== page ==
BONES BACON ON STATIC SAG VERSUS SPRING RATE
Static sag (also know as “free sag”) is a very useful tool in selecting the proper spring rate—if you nderstand it correctly. Over the years I have seen
it all. Riders would come to my truck and tell me that
their bike wasn’t handling right, but when I lifted their
bikes up to put them on the stand, I realized that their
rear shock springs were completely topped out. They had
no static sag whatsoever. Just as often, I would grab
the rear fender to lift a bike and feel like I had to lift it
a country mile before it topped out; they had way too
much static sag.
Static sag is important. How important? First and foremost, static sag, when set properly, can help you determine if you need a stiffer or softer shock spring. And, it
goes without saying that a bike with too much or too
little static sag is not going to work up to its potential.
Static sag is simpler to measure than race sag because
there is no rider input involved—although it is best to
set your race sag before measuring the static sag. To
measure static sag, take your first measurement with
your bike on its stand, just as you do when you set your
race sag. Get an accurate measurement from your rear
axle upward (at a slight angle matching the direction of
the rear wheel’s arc) to the junction between the fender
and side panel. It’s best to mark your fender at an even
number (say it is 630mm) and write it down. Next, take
the bike off the stand and have someone hold the bars. If
you are alone, you can lean it lightly against something
to hold it up (preferably not your mom’s or wife’s Lexus),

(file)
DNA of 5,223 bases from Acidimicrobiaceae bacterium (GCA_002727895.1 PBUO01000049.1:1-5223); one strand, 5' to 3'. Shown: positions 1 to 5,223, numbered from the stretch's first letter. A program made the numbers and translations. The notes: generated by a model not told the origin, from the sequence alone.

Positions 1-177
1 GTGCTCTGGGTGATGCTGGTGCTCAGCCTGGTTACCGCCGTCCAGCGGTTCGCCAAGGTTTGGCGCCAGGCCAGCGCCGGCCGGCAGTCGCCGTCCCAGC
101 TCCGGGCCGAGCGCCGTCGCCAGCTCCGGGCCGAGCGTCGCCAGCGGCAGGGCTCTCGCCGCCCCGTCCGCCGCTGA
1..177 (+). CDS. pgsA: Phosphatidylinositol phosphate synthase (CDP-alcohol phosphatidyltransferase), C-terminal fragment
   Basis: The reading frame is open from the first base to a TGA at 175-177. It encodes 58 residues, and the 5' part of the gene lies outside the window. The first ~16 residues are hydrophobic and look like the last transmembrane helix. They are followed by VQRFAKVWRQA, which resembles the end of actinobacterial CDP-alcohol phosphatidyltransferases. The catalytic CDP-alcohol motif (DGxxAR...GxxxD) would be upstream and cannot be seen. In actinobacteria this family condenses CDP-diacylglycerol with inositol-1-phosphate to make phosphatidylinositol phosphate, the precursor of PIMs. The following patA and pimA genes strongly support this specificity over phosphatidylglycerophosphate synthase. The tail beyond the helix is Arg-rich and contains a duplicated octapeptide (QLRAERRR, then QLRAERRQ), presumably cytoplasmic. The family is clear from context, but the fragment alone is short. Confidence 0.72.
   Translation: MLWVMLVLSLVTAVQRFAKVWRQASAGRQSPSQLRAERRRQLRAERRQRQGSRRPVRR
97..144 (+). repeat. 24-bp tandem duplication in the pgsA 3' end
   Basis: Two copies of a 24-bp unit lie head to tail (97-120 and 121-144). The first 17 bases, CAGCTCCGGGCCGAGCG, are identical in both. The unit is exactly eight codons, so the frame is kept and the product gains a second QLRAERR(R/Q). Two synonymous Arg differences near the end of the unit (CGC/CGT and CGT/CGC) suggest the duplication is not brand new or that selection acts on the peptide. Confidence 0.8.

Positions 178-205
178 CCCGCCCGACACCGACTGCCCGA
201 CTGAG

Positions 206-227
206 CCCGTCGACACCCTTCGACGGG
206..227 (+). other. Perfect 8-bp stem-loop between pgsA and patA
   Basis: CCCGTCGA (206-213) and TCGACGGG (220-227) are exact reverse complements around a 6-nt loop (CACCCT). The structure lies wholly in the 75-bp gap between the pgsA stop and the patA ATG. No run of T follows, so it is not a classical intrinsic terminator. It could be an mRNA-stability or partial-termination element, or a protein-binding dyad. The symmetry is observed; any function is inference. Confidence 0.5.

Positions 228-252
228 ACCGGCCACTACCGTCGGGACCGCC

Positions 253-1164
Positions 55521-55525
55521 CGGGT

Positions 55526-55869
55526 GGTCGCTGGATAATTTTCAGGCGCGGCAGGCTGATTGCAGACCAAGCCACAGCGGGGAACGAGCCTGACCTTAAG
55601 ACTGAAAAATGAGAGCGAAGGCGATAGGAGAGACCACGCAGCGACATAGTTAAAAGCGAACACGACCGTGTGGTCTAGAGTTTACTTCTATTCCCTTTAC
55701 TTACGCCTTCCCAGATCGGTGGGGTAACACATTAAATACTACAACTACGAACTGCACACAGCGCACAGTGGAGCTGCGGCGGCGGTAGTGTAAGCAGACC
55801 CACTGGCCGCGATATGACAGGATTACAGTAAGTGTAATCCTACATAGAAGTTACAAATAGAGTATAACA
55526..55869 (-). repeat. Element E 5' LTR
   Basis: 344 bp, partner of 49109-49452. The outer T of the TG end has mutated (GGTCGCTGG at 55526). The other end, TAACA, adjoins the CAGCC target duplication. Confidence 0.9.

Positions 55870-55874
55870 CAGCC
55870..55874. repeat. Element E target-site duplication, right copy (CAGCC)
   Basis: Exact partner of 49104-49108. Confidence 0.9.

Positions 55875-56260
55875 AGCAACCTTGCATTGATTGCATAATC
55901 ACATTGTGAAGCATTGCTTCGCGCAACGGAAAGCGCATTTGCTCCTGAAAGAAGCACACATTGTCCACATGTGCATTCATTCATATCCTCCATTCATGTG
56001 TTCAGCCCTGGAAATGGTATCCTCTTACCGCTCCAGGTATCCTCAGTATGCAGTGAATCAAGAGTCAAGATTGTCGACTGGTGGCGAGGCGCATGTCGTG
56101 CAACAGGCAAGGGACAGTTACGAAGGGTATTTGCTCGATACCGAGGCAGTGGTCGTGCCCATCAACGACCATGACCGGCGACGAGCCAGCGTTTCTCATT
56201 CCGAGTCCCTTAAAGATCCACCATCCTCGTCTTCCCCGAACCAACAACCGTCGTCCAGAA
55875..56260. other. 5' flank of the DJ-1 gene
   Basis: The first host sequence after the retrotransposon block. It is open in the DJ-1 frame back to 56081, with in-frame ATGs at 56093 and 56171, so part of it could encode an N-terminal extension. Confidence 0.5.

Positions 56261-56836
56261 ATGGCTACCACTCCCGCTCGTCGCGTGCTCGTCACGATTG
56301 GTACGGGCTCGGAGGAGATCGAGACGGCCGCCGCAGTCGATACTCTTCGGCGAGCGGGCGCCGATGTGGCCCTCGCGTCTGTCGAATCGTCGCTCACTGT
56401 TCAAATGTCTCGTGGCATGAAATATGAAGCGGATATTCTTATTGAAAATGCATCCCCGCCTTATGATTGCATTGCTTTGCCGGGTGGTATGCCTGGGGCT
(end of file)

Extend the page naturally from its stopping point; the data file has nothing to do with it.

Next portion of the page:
but it’s best to elicit the help of a friend to hold the bike.
Push down on the seat to compress the shock slightly,
and then let it rise to its natural height without help.
Now, take the measurement again (say it is 600mm this
time). Subtract the second measurement from the first. In
our sample, it would be 630mm – 600mm = 30mm.
What do you do with this number? First of all, be glad
that your second number isn’t the same as your first,
because that would mean that you either have to lose
a lot of weight or your spring rate isn’t in the ballpark.
As a rule of thumb, for big bikes, static sag should be
between 30mm and 40mm. If after setting the race sag
your static sag is more than the recommended 40mm,
your spring may be too stiff for your weight. In this case,
the spring is not compressed enough to allow the suspen-
sion to extend far enough on its own. A spring that’s too
firm does not allow the rear tire to hook up under accel-
eration and transmits more bump energy into the rider.
If the static sag is less than 30mm in the rear, the
spring may be too soft for your weight. In this case, the
spring requires so much preload to achieve the proper
race sag that it makes the rear suspension closer to being
topped out. As a result, the weight transfer is incorrect
and the rear end tops out under even light braking into
corners or down hills and may feel loose and wallowy,
especially when accelerating in flatter turns.
Remember, this is just a guideline. For Supercross, I
often push the static sag past 40mm, while for heavier
or taller riders I may fudge the number lower. Another
example of when I might recommend straying from these
guidelines a little is when I worked with James Stewart.
I was able to get away with more static sag because
James rides very far forward on the bike and rarely
loads the rear too much. There are also light riders who
can get away with more static sag. For example, Blake
Baggett gets the same benefits of more static sag as
James Stewart, even though he is lighter and rides in a
more neutral position. On the other hand, Ryan Villopoto
loved to move around a lot on the bike, steer with the
rear wheel and hammer outside turns. He could get away
with less static sag on his shock spring.
Once you understand the correlation between race sag
and static sag, and you feel like you’re close to having
the correct rear sag rate, you can then more easily pick
your front spring rate or air pressure.
Remember, for whatever kind of riding you are doing,
and whatever kind of rider you are, static sag is a helpful
guideline to make your bike feel better balanced. ❏
Jim “Bones” Bacon has tuned the suspension of
the biggest names in motocross, including Jeremy
McGrath, Ricky Carmichael and Ryan Villopoto. If you
have a suspension question, send it to